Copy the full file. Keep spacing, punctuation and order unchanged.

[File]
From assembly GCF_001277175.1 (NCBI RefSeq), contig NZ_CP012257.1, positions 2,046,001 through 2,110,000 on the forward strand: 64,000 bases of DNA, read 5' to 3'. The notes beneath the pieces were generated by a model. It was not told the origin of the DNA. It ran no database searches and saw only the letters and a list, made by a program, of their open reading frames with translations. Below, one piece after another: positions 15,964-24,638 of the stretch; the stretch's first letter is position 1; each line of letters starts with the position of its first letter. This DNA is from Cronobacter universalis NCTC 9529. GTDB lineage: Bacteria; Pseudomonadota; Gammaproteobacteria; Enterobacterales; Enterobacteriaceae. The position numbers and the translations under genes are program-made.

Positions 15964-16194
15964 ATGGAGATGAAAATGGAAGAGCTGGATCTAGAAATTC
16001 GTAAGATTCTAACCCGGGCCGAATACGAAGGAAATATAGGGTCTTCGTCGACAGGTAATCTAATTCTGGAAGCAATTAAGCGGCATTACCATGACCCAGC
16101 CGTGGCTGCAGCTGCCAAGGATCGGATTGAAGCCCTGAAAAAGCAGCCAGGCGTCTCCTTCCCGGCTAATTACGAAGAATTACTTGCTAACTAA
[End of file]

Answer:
From assembly GCF_001277175.1 (NCBI RefSeq), contig NZ_CP012257.1, positions 2,046,001 through 2,110,000 on the forward strand: 64,000 bases of DNA, read 5' to 3'. The notes beneath the pieces were generated by a model. It was not told the origin of the DNA. It ran no database searches and saw only the letters and a list, made by a program, of their open reading frames with translations. Below, one piece after another: positions 15,964-24,638 of the stretch; the stretch's first letter is position 1; each line of letters starts with the position of its first letter. This DNA is from Cronobacter universalis NCTC 9529. GTDB lineage: Bacteria; Pseudomonadota; Gammaproteobacteria; Enterobacterales; Enterobacteriaceae. The position numbers and the translations under genes are program-made.

Positions 15964-16194
15964 ATGGAGATGAAAATGGAAGAGCTGGATCTAGAAATTC
16001 GTAAGATTCTAACCCGGGCCGAATACGAAGGAAATATAGGGTCTTCGTCGACAGGTAATCTAATTCTGGAAGCAATTAAGCGGCATTACCATGACCCAGC
16101 CGTGGCTGCAGCTGCCAAGGATCGGATTGAAGCCCTGAAAAAGCAGCCAGGCGTCTCCTTCCCGGCTAATTACGAAGAATTACTTGCTAACTAA